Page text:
Last night, I was horribly saddened at what your component selection has become: a dozen drawers or so containing only two or three of the most popular values of components, and only a lone 555 timer hanging out with a few different SCRs and op-amps in the IC bin.

We are the makers. We are many. Hear our plea: Lose some of the chintzy, easily-broken children's toys and pare down (or get rid of) your selection of overpriced and useless home theater junk. Other stores do consumer electronics much better than you can with your small, shack-like storefronts. Bring back the big sliding racks full of components, chips, and kits. Bring back the spring-jumpered crystal radios and projects that kids can build with their parents. Bring back the shelf full of electronics project books and experimenter kits. Bring us Arduinos, SPIN Stamps, stepper motors, servos and robotics platforms.

You were once our hyper-local, affordable source for all kinds of DIY electronics hackery. We liked that. We do not like having to beg all of our friends to go in with us on a huge order from the all-encompassing catalog companies.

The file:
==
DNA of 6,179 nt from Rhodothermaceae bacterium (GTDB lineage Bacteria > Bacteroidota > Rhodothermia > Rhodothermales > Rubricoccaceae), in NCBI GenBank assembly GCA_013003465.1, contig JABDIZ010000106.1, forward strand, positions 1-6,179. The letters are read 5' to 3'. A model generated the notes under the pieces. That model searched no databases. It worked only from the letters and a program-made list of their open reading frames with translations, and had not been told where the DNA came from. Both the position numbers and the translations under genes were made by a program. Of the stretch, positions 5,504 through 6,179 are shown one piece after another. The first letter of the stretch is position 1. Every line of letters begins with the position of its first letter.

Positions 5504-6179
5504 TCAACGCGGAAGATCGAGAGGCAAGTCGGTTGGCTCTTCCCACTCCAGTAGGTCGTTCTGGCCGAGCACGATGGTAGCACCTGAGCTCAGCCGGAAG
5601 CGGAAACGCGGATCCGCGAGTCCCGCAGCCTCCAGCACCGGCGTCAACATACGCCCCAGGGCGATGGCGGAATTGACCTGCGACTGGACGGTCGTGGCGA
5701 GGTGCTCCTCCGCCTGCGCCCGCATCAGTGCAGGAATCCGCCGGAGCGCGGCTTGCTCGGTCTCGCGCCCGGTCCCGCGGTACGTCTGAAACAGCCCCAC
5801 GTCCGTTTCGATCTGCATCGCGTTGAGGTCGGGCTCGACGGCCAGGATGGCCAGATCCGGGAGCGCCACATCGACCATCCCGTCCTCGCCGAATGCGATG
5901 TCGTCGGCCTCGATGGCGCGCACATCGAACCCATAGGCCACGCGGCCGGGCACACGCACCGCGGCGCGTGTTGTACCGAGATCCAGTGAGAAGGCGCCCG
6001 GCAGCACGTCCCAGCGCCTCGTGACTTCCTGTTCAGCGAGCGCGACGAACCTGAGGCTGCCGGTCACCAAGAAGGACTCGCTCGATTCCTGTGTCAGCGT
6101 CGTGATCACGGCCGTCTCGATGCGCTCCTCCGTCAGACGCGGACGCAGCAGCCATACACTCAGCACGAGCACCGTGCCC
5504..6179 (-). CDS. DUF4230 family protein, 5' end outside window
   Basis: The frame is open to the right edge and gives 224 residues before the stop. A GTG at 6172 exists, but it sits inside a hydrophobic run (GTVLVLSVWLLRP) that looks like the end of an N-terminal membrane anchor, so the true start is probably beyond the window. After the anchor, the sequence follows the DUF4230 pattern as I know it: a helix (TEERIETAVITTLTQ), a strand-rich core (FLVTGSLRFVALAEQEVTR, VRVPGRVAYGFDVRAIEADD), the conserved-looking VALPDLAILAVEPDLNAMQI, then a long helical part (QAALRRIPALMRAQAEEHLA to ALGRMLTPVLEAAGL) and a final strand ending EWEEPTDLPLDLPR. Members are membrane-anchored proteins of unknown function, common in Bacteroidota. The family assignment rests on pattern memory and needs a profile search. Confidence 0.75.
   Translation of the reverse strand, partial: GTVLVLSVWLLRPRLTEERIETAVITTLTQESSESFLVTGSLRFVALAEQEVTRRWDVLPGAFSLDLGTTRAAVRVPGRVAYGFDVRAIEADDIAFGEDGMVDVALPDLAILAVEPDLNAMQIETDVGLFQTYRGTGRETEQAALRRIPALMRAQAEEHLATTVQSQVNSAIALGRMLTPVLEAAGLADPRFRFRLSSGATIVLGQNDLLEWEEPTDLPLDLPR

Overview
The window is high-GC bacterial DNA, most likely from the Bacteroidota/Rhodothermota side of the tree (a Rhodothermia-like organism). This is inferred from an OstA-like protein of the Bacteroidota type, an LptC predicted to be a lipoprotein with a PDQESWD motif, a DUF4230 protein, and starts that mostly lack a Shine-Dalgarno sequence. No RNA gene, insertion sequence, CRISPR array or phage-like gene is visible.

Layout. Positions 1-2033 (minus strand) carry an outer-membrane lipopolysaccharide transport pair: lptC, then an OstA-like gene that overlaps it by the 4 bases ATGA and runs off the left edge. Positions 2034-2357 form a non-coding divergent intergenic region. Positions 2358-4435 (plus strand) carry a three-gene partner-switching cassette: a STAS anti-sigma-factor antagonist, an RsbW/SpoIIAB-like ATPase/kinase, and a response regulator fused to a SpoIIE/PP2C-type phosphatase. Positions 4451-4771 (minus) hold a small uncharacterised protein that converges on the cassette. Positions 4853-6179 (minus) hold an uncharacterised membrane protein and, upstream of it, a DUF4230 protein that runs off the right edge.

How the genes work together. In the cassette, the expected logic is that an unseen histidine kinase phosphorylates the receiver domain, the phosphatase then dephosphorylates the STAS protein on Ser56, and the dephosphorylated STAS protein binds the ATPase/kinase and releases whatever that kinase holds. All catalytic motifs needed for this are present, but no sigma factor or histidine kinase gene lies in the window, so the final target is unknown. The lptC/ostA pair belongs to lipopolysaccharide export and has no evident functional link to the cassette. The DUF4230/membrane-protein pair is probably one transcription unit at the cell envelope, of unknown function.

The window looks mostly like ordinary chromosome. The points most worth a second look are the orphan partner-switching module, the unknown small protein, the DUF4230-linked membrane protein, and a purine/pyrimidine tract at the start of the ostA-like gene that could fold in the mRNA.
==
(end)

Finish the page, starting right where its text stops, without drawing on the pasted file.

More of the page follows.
Also, a bit of a shout out: here in Kansas City, we do have the HMS Beagle store and Electronics Supply. Unfortunately, they lack the ubiquity and convenience of Radio Shack and they still have to special order a lot of things. Mostly, I'm just being a ranty retro-grouch as usual. I'd really like to see "The Shack" return to its roots. The things they currently do, they're doing poorly, and there's a huge niche left behind by their old business model that I feel would probably thrive quite well. I hoarked over $1.49 each last night -- happily, I might add -- for a pair of LM386 Op-Amps. I'm betting Radio Shack made 700% profit on each of them, at minimum.


Tales from the other side of helldesk

Today, I was having trouble with a web application. I don't often find myself on the other end of a helpdesk call, but lo and behold here I was. I submitted a screen shot of the error, and the response was akin to "I'm sorry, we don't support browsers with toolbar addons."

Excuse me? After going around and around with support, I finally convinced him that the Google search box was not part of some malware suite, but actually comes in every modern browser. IE7, IE8, Safari, Chrome, Opera, and even Firefox.